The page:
Connectivity options on the Moto X4 include NFC, Bluetooth 5.0, Wi-Fi 802.11ac (dual band, 2.4GHz and 5GHz), GPS, GLONASS, 4G LTE, and FM radio support. The dimensions of the Moto X4 are at 148.35×73.4×7.99mm, and the smartphone weighs 163 grams. The smartphone sports an accelerometer, ambient light sensor, gyroscope, magnetometer, and proximity sensor. The Moto X4 packs a 3000mAh battery that claims to last all day, and even supports fast charging (six hours of power in 15 minutes).

moto x4 front gadgets360

The Moto X4 has a new three-finger screenshot gesture (along with other Moto experiences), and comes with an inbuilt password manager called Moto Key. The latest Bluetooth support brings the ability to allow it to sync with four speakers or headphones at one time. Notably, the Moto X4 doesn’t offer Moto Mods support.

For the latest tech news and reviews, follow Gadgets 360 on Twitter, Facebook, and subscribe to our YouTube channel.

Motorola Moto X4

Motorola Moto X4

Rs.20,999
Buy
  • KEY SPECS
  • NEWS

Display

5.20-inch

Processor

2.2GHz octa-core

Front Camera

16-megapixel

Resolution

1080×1920 pixels

RAM

3GB

OS

Android 7.1.1

Storage

32GB

Rear Camera

12-megapixel

Battery Capacity

3000mAh

BUY AT
  • Motorola Moto X4 (Super Black, 32GB, 3GB RAM)
    Rs.20,999
  • Motorola Moto X4 (Sterling Blue, 64GB, 4GB RAM)
    Rs.22,999
  • Motorola Moto X4 (Super Black, 64GB, 4GB RAM)
    Rs.22,999

[“Source-gadgets.ndtv”]

Top Insights for the Global Mobile Engine Filtration Market | Technavio

Technavio has published a new report on the global mobile engine filtration market from 2017-2021. (Graphic: Business Wire)

The latest market research report by Technavio on the global mobile engine filtration marketpredicts a CAGR of more than 6% during the period 2017-2021.

The report segments the global mobile engine filtration market by product type (liquid filter and air filter) and by geography (the Americas, EMEA, and APAC). It provides a detailed illustration of the major factors influencing the market, including drivers, opportunities, trends, and industry-specific challenges.

Here are some key findings of the global mobile engine filtration market, according to Technavio heavy industry researchers:

  • Rising global automotive sales: a major market driver
  • In 2016, the liquid filter segment dominated with a market share of more than 65%
  • APAC held the biggest share of the market followed by the Americas and EMEA
  • Bosch Auto Parts, Cummins Filtration, DENSO, MAHLE, Donaldson Company, and Parker Hannifin are the leading players in the market

This report is available at a USD 1,000 discount for a limited time only: View market snapshot before purchasing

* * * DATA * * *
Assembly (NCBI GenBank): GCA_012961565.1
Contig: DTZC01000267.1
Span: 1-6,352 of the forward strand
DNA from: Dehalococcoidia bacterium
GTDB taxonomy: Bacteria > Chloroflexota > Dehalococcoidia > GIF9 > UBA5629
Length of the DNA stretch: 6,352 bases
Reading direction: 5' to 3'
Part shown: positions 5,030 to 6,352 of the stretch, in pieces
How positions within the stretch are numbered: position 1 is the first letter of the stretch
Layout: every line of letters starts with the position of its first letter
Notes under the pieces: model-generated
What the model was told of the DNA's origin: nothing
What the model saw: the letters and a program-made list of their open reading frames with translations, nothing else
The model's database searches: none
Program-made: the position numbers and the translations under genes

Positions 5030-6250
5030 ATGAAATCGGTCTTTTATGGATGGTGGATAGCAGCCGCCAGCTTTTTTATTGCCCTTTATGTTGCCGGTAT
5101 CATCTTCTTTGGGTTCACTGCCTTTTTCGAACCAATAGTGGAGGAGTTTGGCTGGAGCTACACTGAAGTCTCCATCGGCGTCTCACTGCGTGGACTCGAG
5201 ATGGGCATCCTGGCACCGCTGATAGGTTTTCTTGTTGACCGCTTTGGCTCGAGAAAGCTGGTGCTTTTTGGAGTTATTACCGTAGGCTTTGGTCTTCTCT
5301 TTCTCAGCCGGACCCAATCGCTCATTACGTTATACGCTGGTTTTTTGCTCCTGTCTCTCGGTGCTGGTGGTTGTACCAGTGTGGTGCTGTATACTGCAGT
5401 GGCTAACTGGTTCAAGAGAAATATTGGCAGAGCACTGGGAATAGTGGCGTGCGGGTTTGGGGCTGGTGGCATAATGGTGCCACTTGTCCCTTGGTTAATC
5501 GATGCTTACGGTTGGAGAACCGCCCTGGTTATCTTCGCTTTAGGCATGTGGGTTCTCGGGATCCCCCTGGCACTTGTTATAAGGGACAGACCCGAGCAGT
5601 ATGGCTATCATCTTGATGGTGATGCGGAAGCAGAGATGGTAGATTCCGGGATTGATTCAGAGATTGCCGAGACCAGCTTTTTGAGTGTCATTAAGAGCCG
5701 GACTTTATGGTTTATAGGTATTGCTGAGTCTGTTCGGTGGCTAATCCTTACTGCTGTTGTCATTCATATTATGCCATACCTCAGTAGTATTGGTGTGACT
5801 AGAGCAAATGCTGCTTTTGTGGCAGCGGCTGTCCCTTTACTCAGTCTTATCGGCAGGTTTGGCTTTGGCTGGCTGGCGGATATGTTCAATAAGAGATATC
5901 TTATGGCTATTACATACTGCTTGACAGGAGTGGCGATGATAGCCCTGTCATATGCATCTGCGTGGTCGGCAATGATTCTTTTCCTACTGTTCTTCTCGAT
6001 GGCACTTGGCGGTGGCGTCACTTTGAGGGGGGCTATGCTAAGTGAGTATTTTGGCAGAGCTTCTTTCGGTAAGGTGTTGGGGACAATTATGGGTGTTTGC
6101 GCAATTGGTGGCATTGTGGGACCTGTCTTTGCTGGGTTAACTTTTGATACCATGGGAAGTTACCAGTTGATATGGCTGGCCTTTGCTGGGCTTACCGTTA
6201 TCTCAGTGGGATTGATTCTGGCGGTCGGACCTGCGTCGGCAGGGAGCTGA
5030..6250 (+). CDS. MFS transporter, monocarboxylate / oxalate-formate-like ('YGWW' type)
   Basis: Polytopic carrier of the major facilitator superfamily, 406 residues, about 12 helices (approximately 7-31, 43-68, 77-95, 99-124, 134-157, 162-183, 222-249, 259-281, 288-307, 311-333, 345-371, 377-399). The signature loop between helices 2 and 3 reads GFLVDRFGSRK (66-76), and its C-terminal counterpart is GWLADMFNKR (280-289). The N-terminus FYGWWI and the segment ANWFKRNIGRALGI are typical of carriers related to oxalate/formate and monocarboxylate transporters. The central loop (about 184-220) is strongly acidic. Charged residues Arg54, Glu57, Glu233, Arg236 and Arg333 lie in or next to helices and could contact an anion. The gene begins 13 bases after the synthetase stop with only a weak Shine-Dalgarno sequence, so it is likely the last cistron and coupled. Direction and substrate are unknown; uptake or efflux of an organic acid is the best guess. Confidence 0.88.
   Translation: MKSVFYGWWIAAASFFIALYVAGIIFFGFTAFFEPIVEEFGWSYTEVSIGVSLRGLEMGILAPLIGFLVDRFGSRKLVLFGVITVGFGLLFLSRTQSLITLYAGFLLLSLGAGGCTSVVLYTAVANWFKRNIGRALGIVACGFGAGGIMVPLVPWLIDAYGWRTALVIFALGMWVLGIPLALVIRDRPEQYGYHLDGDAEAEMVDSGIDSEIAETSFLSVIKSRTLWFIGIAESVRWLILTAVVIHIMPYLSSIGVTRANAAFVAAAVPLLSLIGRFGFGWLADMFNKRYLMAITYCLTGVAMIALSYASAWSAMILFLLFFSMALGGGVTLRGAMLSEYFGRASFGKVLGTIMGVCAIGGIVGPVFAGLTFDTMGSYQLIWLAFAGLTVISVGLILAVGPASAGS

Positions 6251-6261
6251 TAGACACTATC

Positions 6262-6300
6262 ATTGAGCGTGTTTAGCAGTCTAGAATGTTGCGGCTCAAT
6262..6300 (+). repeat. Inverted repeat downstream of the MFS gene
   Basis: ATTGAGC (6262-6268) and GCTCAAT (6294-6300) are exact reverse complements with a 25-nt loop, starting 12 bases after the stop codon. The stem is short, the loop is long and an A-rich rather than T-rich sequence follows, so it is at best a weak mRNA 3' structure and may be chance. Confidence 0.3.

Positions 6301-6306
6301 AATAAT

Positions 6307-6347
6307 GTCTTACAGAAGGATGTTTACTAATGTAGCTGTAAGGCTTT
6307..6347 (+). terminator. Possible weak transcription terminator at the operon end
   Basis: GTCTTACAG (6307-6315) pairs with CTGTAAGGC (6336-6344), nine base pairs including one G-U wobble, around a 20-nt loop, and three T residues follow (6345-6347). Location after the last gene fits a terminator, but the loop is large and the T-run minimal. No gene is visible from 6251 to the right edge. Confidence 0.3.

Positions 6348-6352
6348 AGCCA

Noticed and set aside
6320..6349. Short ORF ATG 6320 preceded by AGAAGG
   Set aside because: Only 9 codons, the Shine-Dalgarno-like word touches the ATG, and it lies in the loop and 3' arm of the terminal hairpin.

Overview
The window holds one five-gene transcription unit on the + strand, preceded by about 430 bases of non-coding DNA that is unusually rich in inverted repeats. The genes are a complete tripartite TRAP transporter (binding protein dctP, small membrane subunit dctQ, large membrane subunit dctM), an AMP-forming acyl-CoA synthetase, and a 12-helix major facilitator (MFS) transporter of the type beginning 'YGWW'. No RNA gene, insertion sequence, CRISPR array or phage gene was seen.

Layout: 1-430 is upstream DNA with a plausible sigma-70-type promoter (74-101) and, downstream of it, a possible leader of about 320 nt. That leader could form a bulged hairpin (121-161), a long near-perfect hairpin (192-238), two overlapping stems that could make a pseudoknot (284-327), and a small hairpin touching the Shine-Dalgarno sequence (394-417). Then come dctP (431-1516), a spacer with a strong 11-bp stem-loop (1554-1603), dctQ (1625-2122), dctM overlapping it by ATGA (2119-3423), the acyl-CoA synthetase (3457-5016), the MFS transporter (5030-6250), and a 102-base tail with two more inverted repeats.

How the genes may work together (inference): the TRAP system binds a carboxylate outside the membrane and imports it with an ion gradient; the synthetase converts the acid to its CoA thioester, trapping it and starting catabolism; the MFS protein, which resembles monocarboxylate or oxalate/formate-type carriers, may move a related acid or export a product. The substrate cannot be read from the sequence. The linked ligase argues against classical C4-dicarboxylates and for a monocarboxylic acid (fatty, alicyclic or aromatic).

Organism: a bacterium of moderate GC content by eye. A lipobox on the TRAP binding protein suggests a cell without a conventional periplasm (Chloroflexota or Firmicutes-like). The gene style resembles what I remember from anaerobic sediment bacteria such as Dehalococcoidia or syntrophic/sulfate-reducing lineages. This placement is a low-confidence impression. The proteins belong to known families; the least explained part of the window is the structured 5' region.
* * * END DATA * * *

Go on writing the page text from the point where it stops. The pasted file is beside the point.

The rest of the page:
Buy 1 Technavio report and get the second for 50% off. Buy 2 Technavio reports and get the third for free.

Market growth analysis

Global passenger cars and commercial vehicles witnessed a combined growth of close to 5% annually during 2011-2016. Commercial and passenger transport vehicles incorporate several different filters, including engine air intake filters, fuel oil filters, lubricating oil filters, and cabin air filters. Thus, the large volume of sales and the growth of the automotive market make the global automobile industry the biggest consumer and driver of filtration systems for mobile internal combustion engines.

According to Gaurav Mohindru, a lead analyst at Technavio for research on engineering tools, “The filtration systems in cars, buses, and other transport vehicles play a significant role in keeping the engine running smoothly while simultaneously extending the vehicle’s lifespan. Although advances in filtration technology have extended the maintenance cycle period after which the automotive engine filters need to be replaced, the market is expected to grow due to the increasing vehicle sales and demand for high-end filters.”

Looking for more information on this market? Request a free sample report

Technavio’s sample reports are free of charge and contain multiple sections of the report including the market size and forecast, drivers, challenges, trends, and more.

Geographical analysis

Technavio researchers anticipate high growth for the global mobile engine filtration market in APAC due to the region being home to several major automobile manufacturers, two-wheeler users, and the bulk of the shipping industry, all of which explain its huge share in the global mobile engine filtration market. Many countries in APAC have been witnessing rapid economic growth and rise in the middle-class population, which is fueling the demand for new vehicles in the region.